Herrold sought recognition for his pioneering broadcasts, but with limited success while he was alive. There is general agreement that his San Jose station was the first to transmit entertainment broadcasts on a regular basis, dating back to at least 1912, thus giving him a legitimate claim to the self-proclaimed title of "Father of (audio) Broadcasting".[29] More problematic is whether to also credit KCBS as the "world's oldest broadcasting station", which requires considering it to be "the direct lineal descendant" of Herrold's pre-war broadcasting activities.[30] The main issue is Herrold's apparent delay in returning to broadcasting after World War I. A number of stations were already making regular broadcasts in 1920, including some in the nearby San Francisco Bay region, beginning in February 1920 with Emil Portal's broadcast of an orchestra concert from the Fairmont hotel in San Francisco.[31] Thus, by restarting in May 1921 Herrold appears to have been merely rejoining the broadcasting ranks, rather than maintaining a continuous presence.

Since 1978, the California Historical Radio Society has awarded an annual "Charles D. 'Doc' Herrold Award", in recognition of "Outstanding Achievement in the Preservation and Documentation of Early Radio".[32]


  1. ^ Charles Herrold: Inventor of Radio Broadcasting by Gorden Greb and Mike Adams, 2003, pages 44-51.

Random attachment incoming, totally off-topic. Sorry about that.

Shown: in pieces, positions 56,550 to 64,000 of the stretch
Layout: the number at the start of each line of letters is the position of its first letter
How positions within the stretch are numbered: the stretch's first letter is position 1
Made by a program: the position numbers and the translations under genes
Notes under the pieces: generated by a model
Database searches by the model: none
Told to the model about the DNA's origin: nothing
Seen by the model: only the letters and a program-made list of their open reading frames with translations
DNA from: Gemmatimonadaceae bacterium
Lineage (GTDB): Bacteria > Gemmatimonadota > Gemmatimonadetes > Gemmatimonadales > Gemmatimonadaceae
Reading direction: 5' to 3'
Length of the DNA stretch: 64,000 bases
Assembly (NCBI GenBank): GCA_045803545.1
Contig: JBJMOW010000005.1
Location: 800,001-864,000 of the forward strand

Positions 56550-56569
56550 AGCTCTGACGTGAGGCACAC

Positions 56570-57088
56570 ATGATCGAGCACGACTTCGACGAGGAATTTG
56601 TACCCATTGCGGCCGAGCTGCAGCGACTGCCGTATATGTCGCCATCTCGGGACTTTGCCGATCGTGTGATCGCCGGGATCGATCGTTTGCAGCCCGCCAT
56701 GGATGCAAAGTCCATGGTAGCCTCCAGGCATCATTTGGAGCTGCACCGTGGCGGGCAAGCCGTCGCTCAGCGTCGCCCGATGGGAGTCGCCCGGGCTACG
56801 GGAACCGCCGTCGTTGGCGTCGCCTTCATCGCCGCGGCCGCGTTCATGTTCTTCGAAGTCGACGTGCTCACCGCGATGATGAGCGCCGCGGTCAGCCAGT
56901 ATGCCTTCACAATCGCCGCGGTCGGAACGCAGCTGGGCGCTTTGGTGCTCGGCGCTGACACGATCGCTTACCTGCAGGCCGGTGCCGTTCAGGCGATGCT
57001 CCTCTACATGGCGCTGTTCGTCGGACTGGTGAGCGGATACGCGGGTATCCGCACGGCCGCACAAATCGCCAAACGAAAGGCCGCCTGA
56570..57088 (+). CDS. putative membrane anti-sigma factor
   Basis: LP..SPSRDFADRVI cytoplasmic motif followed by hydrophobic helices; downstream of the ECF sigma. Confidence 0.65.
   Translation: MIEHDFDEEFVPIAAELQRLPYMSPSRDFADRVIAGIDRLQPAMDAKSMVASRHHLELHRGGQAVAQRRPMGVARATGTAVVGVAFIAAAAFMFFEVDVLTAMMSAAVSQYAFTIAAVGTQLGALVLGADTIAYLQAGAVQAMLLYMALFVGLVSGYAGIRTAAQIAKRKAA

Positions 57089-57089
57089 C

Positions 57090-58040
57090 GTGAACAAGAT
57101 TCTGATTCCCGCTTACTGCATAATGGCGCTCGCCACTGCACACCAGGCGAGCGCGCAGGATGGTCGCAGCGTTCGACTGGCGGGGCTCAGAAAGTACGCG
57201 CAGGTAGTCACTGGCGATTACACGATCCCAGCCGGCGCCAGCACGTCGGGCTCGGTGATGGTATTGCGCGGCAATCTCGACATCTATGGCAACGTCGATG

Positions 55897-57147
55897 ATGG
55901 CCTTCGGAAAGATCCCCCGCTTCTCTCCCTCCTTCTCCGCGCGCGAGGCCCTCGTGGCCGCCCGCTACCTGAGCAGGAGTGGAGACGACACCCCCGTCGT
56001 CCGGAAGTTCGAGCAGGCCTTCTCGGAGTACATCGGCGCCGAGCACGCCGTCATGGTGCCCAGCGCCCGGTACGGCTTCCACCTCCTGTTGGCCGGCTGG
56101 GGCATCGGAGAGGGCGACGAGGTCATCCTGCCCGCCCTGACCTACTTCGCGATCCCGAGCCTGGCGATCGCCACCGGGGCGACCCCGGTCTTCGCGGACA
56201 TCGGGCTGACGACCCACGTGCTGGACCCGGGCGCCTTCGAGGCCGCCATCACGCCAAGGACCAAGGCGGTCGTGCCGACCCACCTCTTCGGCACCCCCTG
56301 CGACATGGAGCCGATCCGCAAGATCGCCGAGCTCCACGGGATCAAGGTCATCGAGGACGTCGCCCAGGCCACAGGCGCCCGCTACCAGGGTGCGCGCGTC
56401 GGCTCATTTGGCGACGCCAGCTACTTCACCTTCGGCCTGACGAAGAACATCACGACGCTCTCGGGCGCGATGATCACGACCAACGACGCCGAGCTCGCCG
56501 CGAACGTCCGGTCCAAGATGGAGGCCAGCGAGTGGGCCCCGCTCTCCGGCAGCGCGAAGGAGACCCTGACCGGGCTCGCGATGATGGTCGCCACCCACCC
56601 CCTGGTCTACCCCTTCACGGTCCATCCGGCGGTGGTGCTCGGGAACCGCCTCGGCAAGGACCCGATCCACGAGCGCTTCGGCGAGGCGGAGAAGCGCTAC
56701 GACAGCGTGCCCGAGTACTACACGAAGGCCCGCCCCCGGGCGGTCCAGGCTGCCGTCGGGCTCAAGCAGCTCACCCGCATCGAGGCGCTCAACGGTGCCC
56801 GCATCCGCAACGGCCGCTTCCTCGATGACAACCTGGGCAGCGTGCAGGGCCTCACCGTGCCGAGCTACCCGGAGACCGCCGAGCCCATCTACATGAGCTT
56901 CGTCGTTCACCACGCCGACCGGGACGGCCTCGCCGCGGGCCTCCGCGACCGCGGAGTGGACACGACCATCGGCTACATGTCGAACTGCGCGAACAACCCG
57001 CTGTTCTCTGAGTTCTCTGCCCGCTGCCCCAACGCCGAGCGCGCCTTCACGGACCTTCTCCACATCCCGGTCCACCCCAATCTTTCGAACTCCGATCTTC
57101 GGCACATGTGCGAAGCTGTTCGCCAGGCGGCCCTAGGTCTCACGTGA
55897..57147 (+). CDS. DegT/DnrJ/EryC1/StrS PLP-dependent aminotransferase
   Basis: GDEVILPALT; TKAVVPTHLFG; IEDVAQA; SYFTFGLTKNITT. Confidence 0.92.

2. ^ Greb and Adams, pages 53-56.
  3. ^ "The First Wireless Time Signal" (letter from Captain J. L. Jayne), The American Jeweler, October 1912, page 411. (reprint in Electrician and Mechanic, January 1913, page 52)
  4. ^ One prominent example was Frank Conrad, who in 1913 built a receiver to pick up time signals, and who in 1919 would go on to begin radiotelephone broadcasts over his station, 8XK, which in turn prompted Westinghouse to establish broadcasting station KDKA.
  5. ^ "Experiments and Results in Wireless Telephony" by John Grant, The American Telephone Journal, February 2, 1907, page 80.
  6. ^ In 1932, Fessenden claimed to have made two demonstration entertainment broadcasts, on December 24 and 31, 1906, but did not follow up on the idea at the time.
  7. ^ Greb and Adams (1934 interview broadcast by KQW, San Jose, California), page 19.
  8. ^ "Wireless Telephony by the De Forest System" by Herbert T. Wade, The American Monthly Review of Reviews, June 1907, pages 681-685.
  9. ^ "Wireless 'Phone Transmits Music", New York Herald, March 7, 1907, page 8 (
  10. ^ "Grand Opera by Wireless", Telephony, March 5, 1910, pages 293-294.
  11. ^ "Radio Telephone Experiments", Modern Electrics, May 1910, page 63 (